Bechdel 2012

So this video is up:

I’ve blogged about the Bechdel test before. And I think she gets to the heart of why it’s useful — not as an evaluator of a single film but of Hollywood in general. However, there is one issue I had with this and, increasing, with the Bechdel test itself. And it is based on her comments on Midnight in Paris.

Midnight in Paris fails the Bechdel test and it really shouldn’t. There are numerous women in the story and all — the two French women Gil meets, Gertrude Stein, Inez, Adriana — are good roles with smart dialogue and an importance to the plot. That it technically fails the Bechdel test is just that — technical. That Gertrude Stein is not shown relating to her lover is not some slap in the face from Woody Allen. It’s because the movie is not about Gertrude Stein.

And that brings me to the bigger problem with the Bechdel test. It’s less a test of sexism in Hollywood than it is of story structure. The way most stories are written is that you have a single protagonist. Everyone else is defined by their relationship to the protagonist. This is especially true in movies. Films, by necessity, must economize on characters and time. So if your protagonist is male, you will almost certainly fail the Bechdel test. Because two women interacting about something other than the protagonist would be a plot loop that a conscientious editor would almost certainly excise.

It is notable that of the movies she cites that pass the test — The Help, Winter’s Bone and Black Swan — all three have female protagonists. If you applied an inverse Bechdel test to these films, they would fail (although almost other movies would pass easily).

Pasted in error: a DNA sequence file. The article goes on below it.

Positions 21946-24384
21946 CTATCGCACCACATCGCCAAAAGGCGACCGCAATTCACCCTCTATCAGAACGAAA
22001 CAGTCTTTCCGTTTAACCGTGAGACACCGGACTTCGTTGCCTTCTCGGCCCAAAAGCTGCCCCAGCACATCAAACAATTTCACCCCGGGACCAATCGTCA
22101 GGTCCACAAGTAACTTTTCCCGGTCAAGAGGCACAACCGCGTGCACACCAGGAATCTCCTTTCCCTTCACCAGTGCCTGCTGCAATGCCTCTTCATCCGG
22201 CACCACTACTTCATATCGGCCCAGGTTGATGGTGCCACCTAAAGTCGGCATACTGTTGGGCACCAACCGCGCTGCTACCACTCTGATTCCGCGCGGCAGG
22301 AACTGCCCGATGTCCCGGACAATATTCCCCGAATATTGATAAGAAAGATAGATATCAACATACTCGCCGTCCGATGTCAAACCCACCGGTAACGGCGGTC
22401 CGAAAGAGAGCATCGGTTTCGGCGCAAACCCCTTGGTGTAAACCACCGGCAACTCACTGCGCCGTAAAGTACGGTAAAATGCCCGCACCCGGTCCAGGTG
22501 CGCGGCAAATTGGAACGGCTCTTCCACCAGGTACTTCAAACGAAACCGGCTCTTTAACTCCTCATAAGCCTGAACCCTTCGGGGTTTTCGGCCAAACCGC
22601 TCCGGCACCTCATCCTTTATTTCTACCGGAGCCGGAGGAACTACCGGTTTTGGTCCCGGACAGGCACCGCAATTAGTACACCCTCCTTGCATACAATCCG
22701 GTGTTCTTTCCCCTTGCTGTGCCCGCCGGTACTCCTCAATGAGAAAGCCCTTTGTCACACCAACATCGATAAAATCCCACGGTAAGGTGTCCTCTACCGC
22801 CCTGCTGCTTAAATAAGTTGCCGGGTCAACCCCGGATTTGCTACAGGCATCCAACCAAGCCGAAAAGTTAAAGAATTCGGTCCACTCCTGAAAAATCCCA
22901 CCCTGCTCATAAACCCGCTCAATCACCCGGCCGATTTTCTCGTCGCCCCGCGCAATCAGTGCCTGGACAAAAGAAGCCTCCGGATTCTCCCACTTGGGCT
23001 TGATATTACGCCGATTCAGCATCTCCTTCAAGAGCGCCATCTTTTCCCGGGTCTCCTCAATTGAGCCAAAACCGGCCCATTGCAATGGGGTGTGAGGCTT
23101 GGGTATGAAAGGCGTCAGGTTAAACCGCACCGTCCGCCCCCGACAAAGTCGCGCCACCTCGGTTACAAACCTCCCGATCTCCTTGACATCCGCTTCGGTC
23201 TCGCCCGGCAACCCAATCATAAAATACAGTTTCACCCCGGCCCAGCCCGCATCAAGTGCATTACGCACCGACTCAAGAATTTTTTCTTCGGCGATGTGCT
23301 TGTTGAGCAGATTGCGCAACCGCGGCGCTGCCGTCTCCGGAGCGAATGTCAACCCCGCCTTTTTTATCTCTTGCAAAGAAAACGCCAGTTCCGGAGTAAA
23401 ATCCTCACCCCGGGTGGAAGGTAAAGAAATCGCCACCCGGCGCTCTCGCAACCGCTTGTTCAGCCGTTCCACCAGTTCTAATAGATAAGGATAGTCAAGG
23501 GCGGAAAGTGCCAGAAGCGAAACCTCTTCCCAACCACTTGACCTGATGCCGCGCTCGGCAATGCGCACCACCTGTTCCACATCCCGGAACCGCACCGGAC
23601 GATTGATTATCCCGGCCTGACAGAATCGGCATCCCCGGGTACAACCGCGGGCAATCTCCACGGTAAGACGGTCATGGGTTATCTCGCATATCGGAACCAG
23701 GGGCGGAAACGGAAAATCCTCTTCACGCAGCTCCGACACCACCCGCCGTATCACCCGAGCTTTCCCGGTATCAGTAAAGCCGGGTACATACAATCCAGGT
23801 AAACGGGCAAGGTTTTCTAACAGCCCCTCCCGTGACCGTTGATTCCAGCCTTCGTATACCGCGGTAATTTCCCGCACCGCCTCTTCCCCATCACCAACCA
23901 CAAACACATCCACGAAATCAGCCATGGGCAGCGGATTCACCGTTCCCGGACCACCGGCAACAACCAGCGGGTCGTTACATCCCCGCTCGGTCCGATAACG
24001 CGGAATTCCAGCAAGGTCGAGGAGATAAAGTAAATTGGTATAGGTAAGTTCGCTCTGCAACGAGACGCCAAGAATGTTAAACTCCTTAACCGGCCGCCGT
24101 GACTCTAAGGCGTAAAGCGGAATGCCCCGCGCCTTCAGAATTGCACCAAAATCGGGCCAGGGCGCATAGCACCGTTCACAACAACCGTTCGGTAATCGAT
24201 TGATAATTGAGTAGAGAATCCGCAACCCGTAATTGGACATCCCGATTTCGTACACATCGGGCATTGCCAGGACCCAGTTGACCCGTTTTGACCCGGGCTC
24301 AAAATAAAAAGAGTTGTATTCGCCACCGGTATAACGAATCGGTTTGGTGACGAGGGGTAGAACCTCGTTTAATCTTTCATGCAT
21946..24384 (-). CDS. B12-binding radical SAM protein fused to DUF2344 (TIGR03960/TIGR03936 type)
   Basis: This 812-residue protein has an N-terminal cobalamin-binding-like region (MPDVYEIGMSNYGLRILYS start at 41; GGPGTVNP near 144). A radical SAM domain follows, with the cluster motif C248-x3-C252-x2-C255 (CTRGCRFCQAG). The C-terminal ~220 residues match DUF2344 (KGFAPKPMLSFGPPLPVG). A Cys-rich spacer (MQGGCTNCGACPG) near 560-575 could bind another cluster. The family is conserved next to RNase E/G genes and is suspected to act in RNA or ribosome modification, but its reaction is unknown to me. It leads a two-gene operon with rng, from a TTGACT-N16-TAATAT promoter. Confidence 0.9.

What the Bechdel test tells us is that Hollywood movies tend to still be built around a single protagonist and that this protagonist is almost always a man. That’s a fair point. As I noted in my previous post on this subject, movies that pass the test tend to be much more complete and rounded. But you could get the result a lot faster if you just counted male protagonists instead of interactions.

So why do Hollywood movies tend to center around a single man? Several reasons. First, most writers and directors are male and so they write male protagonists. Second, many movies concern war, prison or sports — which tend to be male-dominated. Third, non-essential characters, interactions and plot elements tend to be excised for economy (which is why so many characters are childless single children). And finally, if you’re plundering the literature for plots, you’re going to encounter an ouvre dominated by lots of men and Jane Austen. Why the literature is dominated by men is a discussion for another day.

(As limited as the Bechdel test is, the imitations are even more so. One of her commenters proposed the “LGBT” test that a movie should have two or more gay characters that interact about something other than their sexuality. This is a little silly. The Bechdel Test is useful because over half the population is female. Less than 3% are gay, so the test simply doesn’t transpose. Most movies don’t have even ten significant characters, let alone the sixty you would need to statistically have two gay characters.)

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